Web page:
25th August 2010
David Aaronovitch’s article on The Madness of the Anti-Blair Mob’s blind bias
I suppose we’re not supposed to use the below. It was published in The Australian, and I’ve used it in its entirety from there. The Times can try suing The Australian as my “source” and then me, if they must. I promise I’ll send them every penny I get for writing this blog. Empty envelope on its way.
I have added numbered referenced links to the article so that you can see what Mr Aaronovitch is referring to. But I’m sure you know already. Collective fundamentalist insanity of the mob. And we all know where that can lead.
FORMER British prime minister Tony Blair is to give the entire earnings from his imminent memoirs to a servicemen’s charity.
According to even the highest assessments of his richesse, the donation would amount to a quarter of his wealth. And this almost unprecedented act of top-person philanthropy is, in Britain circa 2010, to receive (as The Washington Post observed, bemused) “a withering response”, in which the most common phrases have been “blood money” and “guilty conscience”.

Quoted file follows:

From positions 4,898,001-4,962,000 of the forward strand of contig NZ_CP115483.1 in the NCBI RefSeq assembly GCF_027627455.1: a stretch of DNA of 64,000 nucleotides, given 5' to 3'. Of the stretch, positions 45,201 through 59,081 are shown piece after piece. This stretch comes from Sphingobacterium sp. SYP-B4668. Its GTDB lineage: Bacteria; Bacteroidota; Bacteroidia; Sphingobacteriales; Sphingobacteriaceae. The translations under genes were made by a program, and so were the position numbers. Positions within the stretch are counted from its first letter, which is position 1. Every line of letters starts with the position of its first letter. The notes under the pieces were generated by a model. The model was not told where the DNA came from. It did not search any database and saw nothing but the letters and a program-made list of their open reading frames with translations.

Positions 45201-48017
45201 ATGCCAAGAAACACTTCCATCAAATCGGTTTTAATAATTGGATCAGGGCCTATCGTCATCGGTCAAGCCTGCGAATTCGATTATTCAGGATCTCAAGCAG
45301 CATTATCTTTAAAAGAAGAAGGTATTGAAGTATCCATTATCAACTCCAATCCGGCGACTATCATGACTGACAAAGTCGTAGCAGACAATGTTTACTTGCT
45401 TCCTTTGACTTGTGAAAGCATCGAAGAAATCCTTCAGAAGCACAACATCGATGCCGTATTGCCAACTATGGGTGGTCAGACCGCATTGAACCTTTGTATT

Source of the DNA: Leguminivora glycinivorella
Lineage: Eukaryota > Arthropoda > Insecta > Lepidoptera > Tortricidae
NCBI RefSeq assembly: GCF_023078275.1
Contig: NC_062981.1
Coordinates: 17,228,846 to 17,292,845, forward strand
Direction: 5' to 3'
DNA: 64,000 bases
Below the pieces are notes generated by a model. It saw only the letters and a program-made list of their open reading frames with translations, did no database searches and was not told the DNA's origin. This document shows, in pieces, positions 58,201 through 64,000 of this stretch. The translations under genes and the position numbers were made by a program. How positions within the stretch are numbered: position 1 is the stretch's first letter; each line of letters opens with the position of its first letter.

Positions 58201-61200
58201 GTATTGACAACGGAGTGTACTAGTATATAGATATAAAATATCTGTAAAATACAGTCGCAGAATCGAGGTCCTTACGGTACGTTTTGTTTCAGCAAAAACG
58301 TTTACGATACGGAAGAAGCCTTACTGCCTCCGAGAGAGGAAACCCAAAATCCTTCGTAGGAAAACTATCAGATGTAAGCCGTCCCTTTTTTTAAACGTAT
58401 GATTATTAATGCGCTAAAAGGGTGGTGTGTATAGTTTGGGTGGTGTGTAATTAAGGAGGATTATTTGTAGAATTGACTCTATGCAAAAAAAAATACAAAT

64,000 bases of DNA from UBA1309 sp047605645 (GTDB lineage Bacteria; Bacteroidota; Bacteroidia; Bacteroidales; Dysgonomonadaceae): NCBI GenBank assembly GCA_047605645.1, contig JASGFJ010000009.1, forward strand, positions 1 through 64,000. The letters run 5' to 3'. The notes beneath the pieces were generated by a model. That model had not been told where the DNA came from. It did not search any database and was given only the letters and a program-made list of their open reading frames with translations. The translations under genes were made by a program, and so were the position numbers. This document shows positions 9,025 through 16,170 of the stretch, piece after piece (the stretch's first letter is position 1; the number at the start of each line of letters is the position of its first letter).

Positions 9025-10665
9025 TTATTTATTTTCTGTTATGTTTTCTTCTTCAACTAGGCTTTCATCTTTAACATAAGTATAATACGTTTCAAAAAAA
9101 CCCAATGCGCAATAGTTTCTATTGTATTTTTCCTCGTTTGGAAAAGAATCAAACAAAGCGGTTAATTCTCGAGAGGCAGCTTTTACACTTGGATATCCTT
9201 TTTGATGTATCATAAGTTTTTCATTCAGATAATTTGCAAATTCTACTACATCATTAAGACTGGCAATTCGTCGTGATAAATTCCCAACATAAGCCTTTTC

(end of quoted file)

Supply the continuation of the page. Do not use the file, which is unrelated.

It is like living in a madhouse.
The donation could have been reported fairly straight, with some commentary, including the views of critics. But that didn’t happen. If you go for reaction to the small group of Blair-blamers among families of fallen service personnel, you get your “blood money” headline. Cue an outbreak of Blair-hatred; of the Tonophobia that seems to dominate public discourse on both Right and Left.
Let me explore two effusions of this pathology. The first, an open letter to the British chain bookseller Waterstone’s, carrying the names of several leading novelists, a good composer and a bad artist, calling on the company to call off a planned book signing by Blair.
The authors (as such people do) appropriated some 30 million-plus unasked citizens to their view when they argued that the signing would be “deeply offensive to most people in Britain” before adding that “we believe Waterstone’s will seriously harm its own reputation as a respectable bookseller by helping him to promote his book”. Ah yes, the scandal of the bookseller selling books. Deplorable.
This ludicrous epistle was also signed by Andrew Murray, a pro-Soviet supporter of people-starving, dissident-murdering, boat-sinking “People’s Korea”, the journalist John Pilger who, in 2004, backed the Iraqis killing British servicemen, saying that anti-war activists “could not afford to be choosy” about their friends, and Moazzam Begg, the Islamist who thought Taliban-ruled Afghanistan such a paradise that he took his daughters to live there.